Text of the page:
The use of this device has important consequences for citizens and citizenship in the smart city. While there is a lively debate around the inclusion of citizens in smart city visioning and planning, smart city technologies still actively exclude particular groups of people from their urban living environment. This is not only the prerogative of city administrations and law enforcement agencies; the Mosquito device demonstrates that some citizens themselves actively engage in these exclusionary practices. Angeliki explained that some of the Mosquito devices are remote-controlled by citizens living near popular places for hanging out. Mosquito devices make us question whose safety and whose security we are foregrounding when talking about safety and security. As such, they do not stand alone, but build on existing strategies to create boundaries in the city.

Mosquito alarms build on existing strategies of creating boundaries in the city.”

Despite the controversy surrounding the Mosquito device, the municipality of Rotterdam mostly sees it as an effective way to deter young people from causing nuisance. Can we rightfully speak of a shared city when some groups of people are actively excluded from it?


Angeliki Diakrousi is a researcher and artist. She is currently involved in research projects that critically engage with public space, technology, computing, infrastructures and their languages. Her work examines the politics of public spheres and the potentialities of digital tools, spaces and networks. She has joined Varia in Rotterdam since 2019 and she is involved, among others, in the collective research of WordMord, Feminist Hack Meetings and Feminist Search Tools. Angeliki is an Architecture graduate of the University of Patras in Greece and holds an MA from the Experimental Publishing Master at Piet Zwart Institute in Rotterdam. She has taught in Fine Arts and Social Practices at Willem de Kooning Academy in Rotterdam about collective platforms, digital publishing and broadcasting.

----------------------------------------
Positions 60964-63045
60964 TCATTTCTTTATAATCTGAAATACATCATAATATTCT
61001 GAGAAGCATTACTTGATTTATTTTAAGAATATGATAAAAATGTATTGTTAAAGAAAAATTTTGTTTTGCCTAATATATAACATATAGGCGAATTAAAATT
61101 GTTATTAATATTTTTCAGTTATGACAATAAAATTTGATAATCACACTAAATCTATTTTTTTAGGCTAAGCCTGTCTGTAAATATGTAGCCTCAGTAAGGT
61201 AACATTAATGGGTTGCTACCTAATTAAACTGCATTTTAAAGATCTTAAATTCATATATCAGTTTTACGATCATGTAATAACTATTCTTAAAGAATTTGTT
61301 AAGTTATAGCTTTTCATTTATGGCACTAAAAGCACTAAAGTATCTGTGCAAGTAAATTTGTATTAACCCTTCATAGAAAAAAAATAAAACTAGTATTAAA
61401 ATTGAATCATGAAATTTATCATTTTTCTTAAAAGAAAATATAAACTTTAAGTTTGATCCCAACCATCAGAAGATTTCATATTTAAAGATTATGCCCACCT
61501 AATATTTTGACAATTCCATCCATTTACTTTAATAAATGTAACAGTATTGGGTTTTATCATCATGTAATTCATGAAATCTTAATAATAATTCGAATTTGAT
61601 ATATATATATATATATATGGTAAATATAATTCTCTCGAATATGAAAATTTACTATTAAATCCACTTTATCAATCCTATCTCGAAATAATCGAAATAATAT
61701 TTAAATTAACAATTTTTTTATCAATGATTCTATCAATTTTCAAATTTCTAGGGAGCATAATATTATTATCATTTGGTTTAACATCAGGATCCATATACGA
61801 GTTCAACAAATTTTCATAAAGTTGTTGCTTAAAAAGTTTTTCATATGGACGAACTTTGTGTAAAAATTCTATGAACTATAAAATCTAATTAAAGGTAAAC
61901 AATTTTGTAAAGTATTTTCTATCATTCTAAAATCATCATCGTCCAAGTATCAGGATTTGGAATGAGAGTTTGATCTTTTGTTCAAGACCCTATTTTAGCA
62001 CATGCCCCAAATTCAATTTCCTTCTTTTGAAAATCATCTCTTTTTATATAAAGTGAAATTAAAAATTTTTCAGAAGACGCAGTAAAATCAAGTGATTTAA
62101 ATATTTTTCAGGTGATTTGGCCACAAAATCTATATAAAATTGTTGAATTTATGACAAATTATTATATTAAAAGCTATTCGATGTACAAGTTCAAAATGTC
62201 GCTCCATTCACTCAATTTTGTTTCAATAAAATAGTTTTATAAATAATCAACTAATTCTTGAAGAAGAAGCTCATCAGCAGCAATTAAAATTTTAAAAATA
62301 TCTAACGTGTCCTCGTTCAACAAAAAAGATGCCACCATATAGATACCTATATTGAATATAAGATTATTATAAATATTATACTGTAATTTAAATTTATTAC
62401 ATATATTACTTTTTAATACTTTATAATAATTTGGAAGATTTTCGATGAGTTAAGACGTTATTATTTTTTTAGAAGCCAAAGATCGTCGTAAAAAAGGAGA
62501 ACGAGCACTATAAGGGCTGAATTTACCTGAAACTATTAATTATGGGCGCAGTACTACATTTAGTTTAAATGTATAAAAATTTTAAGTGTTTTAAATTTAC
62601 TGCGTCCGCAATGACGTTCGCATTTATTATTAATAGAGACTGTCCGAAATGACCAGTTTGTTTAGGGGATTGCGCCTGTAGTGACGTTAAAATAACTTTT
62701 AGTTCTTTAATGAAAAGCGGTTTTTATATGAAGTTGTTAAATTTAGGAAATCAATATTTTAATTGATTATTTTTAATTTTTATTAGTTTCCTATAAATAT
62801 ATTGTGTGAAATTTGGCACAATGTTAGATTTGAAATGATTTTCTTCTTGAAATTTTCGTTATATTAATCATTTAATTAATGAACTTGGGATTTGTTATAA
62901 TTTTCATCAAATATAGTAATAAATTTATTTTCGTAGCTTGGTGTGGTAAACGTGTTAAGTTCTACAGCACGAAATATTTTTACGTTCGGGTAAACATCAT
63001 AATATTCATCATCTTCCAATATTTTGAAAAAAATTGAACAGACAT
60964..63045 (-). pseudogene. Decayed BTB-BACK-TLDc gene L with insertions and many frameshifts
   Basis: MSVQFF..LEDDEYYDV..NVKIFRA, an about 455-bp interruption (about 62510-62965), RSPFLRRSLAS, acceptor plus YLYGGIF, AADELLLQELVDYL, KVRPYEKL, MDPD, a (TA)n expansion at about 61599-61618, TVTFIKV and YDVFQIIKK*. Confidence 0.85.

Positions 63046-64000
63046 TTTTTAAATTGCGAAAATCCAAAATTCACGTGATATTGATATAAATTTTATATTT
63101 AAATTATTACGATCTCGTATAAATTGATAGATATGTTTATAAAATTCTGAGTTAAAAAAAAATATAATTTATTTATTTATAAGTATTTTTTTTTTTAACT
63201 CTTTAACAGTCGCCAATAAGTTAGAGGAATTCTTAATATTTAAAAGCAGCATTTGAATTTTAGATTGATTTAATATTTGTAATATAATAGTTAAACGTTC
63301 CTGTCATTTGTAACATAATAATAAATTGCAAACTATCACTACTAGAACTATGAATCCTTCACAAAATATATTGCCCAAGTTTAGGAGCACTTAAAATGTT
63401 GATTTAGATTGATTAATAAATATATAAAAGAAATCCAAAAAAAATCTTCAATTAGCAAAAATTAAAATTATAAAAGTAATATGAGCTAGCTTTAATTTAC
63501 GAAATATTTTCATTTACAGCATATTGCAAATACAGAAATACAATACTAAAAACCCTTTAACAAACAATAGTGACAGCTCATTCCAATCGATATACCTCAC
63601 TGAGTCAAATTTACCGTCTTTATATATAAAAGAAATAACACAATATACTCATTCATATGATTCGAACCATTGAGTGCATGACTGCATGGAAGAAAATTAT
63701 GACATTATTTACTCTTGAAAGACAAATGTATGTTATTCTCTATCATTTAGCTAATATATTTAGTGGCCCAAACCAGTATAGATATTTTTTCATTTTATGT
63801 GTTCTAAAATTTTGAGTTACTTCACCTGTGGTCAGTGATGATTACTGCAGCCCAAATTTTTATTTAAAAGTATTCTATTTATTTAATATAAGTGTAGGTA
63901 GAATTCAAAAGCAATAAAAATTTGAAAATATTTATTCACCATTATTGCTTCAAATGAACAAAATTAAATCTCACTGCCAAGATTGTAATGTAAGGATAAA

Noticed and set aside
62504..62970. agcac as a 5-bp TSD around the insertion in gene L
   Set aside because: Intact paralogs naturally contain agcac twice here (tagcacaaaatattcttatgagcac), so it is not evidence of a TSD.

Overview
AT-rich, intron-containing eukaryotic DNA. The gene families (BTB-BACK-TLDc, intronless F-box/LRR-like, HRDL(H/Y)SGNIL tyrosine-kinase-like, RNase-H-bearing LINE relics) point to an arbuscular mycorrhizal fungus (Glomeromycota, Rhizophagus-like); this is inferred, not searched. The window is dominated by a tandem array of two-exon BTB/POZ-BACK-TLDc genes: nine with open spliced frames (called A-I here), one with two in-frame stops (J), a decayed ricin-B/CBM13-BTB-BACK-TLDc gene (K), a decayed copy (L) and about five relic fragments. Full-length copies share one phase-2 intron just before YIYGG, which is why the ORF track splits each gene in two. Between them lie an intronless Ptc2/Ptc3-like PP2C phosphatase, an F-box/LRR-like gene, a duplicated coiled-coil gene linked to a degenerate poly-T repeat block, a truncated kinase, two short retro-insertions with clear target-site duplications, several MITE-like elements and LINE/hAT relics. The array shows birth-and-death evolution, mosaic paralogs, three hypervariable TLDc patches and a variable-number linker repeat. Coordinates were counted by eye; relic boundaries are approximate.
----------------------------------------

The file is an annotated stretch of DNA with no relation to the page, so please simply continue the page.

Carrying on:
Achraf Taouil studies Public Administration at the Erasmus University Rotterdam, where he is also active in EUR’s outreach program “Connecting Our Future.”  Previously, he has worked as a policy officer in the city council of Rotterdam for a party and councilors. During that time, he first became acquainted with Mosquito devices and the debate surrounding them. Achraf is part of the third run of the minor ‘Smart and SHARED Cities.’

More information
Hunting Mosquitos - a project by Angeliki Diakrousi